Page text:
Get Fresh & Fruity Cabbage Red

Get Fresh & Fruity Cabbage Red

Class 1 - Great Britain

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Red Cabbage

Pronounce it: ka-badge

The cabbage, or brassica, family is huge, and includes everything from the familiar red, white or green varieties with tightly packed leaves, to cauliflower, broccoli, Brussels sprouts as well as pak choi, popular in Asian cookery.

The round, crinkle-leafed Savoy cabbage and the pale, lozenge-shaped Chinese leaf are considered to be two of the best to cook with. The flavour of cabbage varies from type to type, ranging from savoury to gently sweet, but one thing they all have in common is a rank smell if overcooked, so brief cooking is key.


Different varieties of cabbage are available all year round.

Choose the best

All cabbages should look bright, with crisp leaves. Avoid those that feel puffy, whose leaves have holes (an insect might have burrowed its way in) or whose outer leaves have been stripped away, which some retailers do to cabbages that start to loose their freshness. Varieties with tightly packed leaves should feel heavy.

Prepare it

For loose-leaved varieties, remove old or damaged outer leaves, cut the leaves free of the core and slice out any tough central stalks. Rinse if necessary, then chop or slice. For tightly-packaged cabbages, strip the outer leaves in the same way, wash, then slice into quarters, cut out the hard central core on each one, then chop or shred. When cooking red cabbage, add a little vinegar to the water to stop the colour running. Boils in 4-6 minutes; steams in 4-8 minutes; stir fries in 2-4 minutes.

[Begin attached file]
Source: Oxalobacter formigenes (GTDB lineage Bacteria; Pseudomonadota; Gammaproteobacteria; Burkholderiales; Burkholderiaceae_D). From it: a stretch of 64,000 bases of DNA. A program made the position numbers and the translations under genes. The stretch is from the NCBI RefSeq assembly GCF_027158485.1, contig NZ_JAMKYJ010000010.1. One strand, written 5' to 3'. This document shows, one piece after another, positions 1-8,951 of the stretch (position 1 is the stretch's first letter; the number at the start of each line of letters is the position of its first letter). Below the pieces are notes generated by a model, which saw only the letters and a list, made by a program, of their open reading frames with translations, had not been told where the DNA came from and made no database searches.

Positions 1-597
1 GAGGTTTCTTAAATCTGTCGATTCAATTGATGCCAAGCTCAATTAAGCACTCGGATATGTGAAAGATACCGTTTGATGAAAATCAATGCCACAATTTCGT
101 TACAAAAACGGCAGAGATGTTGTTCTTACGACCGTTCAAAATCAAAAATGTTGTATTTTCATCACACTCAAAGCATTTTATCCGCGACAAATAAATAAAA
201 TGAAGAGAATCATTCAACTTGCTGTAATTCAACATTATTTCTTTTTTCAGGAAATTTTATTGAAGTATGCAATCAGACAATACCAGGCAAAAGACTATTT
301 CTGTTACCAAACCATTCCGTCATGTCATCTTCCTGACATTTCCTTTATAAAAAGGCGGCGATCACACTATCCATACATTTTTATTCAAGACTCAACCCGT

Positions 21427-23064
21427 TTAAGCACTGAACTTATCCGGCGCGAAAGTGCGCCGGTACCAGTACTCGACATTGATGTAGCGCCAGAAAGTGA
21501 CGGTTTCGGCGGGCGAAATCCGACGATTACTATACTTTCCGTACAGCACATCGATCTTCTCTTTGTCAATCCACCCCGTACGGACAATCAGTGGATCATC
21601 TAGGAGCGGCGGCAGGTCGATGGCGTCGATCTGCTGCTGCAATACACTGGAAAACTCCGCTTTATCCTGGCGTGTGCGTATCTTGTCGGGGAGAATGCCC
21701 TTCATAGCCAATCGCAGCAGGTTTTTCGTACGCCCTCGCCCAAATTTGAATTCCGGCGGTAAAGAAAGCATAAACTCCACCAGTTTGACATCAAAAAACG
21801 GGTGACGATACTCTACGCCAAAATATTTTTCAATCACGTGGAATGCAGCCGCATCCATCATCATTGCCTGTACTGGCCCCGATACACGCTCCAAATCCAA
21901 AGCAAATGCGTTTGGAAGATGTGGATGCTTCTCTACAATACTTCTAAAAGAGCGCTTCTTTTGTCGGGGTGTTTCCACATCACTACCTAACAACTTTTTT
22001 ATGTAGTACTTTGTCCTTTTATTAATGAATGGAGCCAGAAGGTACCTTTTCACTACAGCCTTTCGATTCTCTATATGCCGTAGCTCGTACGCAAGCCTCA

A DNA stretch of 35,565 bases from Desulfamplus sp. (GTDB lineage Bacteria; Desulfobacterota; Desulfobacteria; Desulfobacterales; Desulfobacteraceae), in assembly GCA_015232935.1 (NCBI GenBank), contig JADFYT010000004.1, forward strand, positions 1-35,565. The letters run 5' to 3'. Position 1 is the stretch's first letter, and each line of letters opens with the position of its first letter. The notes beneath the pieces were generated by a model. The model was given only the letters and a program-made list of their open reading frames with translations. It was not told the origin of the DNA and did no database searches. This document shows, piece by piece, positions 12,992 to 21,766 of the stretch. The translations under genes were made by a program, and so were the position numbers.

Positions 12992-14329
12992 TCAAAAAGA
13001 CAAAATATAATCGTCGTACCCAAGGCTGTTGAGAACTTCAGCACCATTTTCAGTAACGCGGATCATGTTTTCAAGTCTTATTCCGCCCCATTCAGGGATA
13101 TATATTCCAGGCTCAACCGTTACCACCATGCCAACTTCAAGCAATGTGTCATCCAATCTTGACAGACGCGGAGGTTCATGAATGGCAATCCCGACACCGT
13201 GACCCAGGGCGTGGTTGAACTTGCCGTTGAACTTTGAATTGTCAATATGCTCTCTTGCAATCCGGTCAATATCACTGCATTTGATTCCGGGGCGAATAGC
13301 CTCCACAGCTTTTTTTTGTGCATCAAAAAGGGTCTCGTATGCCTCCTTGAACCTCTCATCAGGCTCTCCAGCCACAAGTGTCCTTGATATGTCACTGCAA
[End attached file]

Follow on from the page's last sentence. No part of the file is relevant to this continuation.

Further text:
Store it

Loose leaved cabbages will keep in a cool, dark place for several days. Tight leaved varieties will last even longer.

Cook it

Stir fry Savoy cabbage with garlic, ginger and chilli, plus a dash of soy sauce; slice green cabbage with carrots, toasted nuts, raisins and dress with olive oil and lemon juice for a salad; slice white cabbage and add to chopped ripe mango, red onion and walnut pieces, dressed with vinaigrette.

Primo cabbage is one of the most popular types of cabbage and possess huge amounts of Vitamin B6, fibre, manganese, folate, phosphorus, magnesium, iron, potassium and calcium which helps to regulate the blood pressure and heart rate. And taste great when cook properly

Buyer's guide

It should have tight compact heads and no sign of wilting; the stalk should look moist and freshly cut.


Cabbage is excellent finely sliced and eaten raw in salads. When cooked, the briefest cooking methods, such as steaming or stir-frying, are best. Apart from red cabbage, which breaks the rule and benefits from long cooking, overcooking iy releases sulphur which reminds many of bad school meals!

The distinctive dark purple colour of red cabbage adds a beautiful splash of colour to a variety of savoury dishes. It benefits from long, slow cooking methods to bring out its mellow flavour.

Red cabbage recipes

Devilish red cabbage

Devilish red cabbage

By The Vegetarian Society

A member of the brassica family, red cabbage has been cultivated in Britain since the Middle Ages. For many years, the British have shredded it and relegated it to the pickling jar, missing out on other delicious cooking methods such as braising.

Recipes using red cabbage

Main course

Light meals and snacks

Starters and nibbles

Side dishes

See all recipes using red cabbage


Try shredding red cabbage finely and braising it for two to three hours with oil, spices, red wine vinegar, apple, stock and brown sugar for a sticky, caramelised side dish to game dishes, roast pork and duck. Alternatively, if you want to boost your vitamin intake, eat raw red cabbage in salads or coleslaw - it's packed with vitamin C.

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Get Fresh & Fruity Cabbage Red